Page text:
Exploring the carbon footprint of tea

Ever wonder what kind of impact tea has on the environment? That largely depends on the behavior of the tea drinker, according to tea technologist and tea industry consultant Nigel Melican of Teacraft, Ltd. who recently did an in-depth study on the carbon footprint of tea.

Investigating the carbon impact of tea from the Asian tea farm to the American teapot (and landfill), Melican sought to find out if tea is an environmental “saint or sinner” when we measure its carbon footprint against a number of criteria. . She found that several variables in the domain of the tea drinker herself have a huge impact on the bottom line, and it seems worth sharing as we are on this planet together.

“If the tea is well made, if we look at the supply chain correctly, if we make some adjustments, we can make the tea carbon neutral,” Melican said. “A little tea in some countries could become carbon negative. That is quite a lot for a product that goes from where it is grown, ten thousand miles [away], to the consumer … ”said Melican.

In her research, Melican found that the carbon footprint of tea (measured by the number of grams of carbon dioxide per cup) can vary greatly from more than 200 g of CO2 per cup to -6 g of CO2 per cup, depending on how the tea is grown, processed and shipped. , packaged, processed and discarded. On average, a bulk tea that you drink in a tea room has about 20g of CO2 per cup. As a point of reference, the carbon footprint of a mug of beer is 374g, a can of Coke is 129g, and a cup of cow’s milk is approximately 225g. As such, bulk tea is a much better option for the environment than either of these.

But this is where the tea drinker comes in. First, the selection of tea made by a tea consumer plays a huge role right from the start. . Melican discovered that tea bag tea does, in fact, have ten times the carbon footprint of bulk tea (all other variables are equal). I’ll repeat it backwards. Loose tea has one tenth the carbon footprint of tea bags. Selecting a bulk tea instead of a tea bag means that you (and the environment) are not compromised with a number of high carbon packaging materials, such as the nylon or paper tea bag and its string, the box and the plastic wrap around the box. This is perhaps the best PR for bulk tea that I have come across (although drinking bulk tea speaks for itself).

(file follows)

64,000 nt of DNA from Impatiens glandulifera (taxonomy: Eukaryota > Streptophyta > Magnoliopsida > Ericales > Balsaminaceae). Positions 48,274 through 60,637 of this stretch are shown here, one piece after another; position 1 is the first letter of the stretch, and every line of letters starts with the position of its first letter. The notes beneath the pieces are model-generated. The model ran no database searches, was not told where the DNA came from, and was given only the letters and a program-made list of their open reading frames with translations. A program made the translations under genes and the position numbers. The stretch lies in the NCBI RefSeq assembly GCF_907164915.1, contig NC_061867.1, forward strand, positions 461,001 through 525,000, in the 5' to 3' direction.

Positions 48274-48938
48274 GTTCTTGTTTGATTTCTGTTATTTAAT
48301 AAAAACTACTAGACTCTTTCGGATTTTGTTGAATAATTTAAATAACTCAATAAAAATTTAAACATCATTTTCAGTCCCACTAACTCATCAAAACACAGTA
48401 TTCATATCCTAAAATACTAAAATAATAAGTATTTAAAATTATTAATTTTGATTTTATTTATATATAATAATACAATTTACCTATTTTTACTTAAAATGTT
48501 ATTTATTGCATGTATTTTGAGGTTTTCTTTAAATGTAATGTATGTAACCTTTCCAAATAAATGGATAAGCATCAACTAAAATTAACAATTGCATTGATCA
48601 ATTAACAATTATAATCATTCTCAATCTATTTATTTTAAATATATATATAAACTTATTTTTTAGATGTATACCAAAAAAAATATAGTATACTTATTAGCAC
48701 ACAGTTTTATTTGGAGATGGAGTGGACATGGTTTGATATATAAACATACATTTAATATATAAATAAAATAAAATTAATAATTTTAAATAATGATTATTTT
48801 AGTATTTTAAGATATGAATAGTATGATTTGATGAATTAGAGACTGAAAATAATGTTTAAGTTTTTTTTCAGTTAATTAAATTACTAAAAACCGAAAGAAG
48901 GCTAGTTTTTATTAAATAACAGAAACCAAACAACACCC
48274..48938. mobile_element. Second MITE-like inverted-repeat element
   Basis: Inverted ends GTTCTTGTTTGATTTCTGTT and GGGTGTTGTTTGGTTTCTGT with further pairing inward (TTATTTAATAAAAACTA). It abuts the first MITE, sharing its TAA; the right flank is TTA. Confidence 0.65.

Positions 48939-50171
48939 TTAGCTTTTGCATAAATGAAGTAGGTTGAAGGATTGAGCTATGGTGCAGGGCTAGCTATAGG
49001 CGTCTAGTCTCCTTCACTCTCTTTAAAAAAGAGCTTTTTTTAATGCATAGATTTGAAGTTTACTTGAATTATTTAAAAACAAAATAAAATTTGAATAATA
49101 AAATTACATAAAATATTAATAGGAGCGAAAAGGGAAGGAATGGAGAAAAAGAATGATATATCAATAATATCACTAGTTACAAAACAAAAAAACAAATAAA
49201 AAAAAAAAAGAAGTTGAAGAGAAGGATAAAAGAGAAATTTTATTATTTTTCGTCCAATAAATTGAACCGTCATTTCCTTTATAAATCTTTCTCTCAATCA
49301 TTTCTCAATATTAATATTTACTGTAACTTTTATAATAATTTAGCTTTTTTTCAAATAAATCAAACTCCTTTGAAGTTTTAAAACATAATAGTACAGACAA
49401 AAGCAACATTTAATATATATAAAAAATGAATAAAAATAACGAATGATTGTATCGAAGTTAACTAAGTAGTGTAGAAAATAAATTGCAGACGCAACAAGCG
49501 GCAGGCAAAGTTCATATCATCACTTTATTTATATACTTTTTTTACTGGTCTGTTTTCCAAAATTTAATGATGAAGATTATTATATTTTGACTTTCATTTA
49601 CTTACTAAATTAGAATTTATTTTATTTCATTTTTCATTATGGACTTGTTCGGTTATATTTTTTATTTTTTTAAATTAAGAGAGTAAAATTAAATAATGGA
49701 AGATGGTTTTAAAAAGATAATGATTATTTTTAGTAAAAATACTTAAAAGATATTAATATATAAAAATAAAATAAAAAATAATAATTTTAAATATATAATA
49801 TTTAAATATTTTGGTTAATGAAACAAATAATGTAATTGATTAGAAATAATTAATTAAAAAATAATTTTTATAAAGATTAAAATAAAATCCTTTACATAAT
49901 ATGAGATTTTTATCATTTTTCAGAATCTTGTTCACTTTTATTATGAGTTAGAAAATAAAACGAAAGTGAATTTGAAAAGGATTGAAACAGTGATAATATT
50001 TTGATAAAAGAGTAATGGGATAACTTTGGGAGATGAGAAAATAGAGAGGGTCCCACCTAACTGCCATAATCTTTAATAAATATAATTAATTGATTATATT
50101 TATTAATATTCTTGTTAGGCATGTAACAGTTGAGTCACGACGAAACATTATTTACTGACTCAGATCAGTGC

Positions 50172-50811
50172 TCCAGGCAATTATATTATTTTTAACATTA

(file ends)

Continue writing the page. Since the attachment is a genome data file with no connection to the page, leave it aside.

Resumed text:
Recycling or reusing tea (as well as its packaging) also improves your carbon footprint. Loose tea often comes in minimal, recyclable or reusable containers, and this benefits the planet simply because the packaging is often reused and not disposed of in a landfill. Composting tea instead of throwing it away will also benefit the earth. If you don’t have a garden, offer your used tea leaves to friends and neighbors who do (they will thank you and the land too).

In addition, the consumer can reuse the tea leaves, improving their carbon footprint. The steeped tea leaves can be used to fertilize houseplants or gardens, to clean the house or for skin care. A tea drinker can also reuse tea and tea leaves to cook, clean, and reduce odors around the home (leave loose tea in a bowl or cup to absorb odors in a room, much like baking soda ).

The way a tea drinker heats the water to make tea also plays a role. According to Melican, “Gas is better, as there is only one conversion loss when burning the fossil fuel to produce thermal energy to raise the temperature of the water in the kettle. With electricity, you get five different losses: 1. Convert the fuel fossil into steam, 2. steam into electricity, 3. network losses along the cables (voltage drop), 4. transformer losses as the voltage rises and falls, and 5. by heating the water in The kettle “.

Melican said that when he set out to do the study for presentation at the 2009 World Tea Expo in Las Vegas, he had no idea what he would find. “I was very happy to discover that tea is indeed a saint.” Melican said.

Finally, Mr. Melican would like to see mandatory carbon footprint labeling on all food products, a law that is being considered in England and that consumers in the US and around the world can apply to their representatives. . In the meantime, take a sip of loose tea without feeling guilty and with abandon!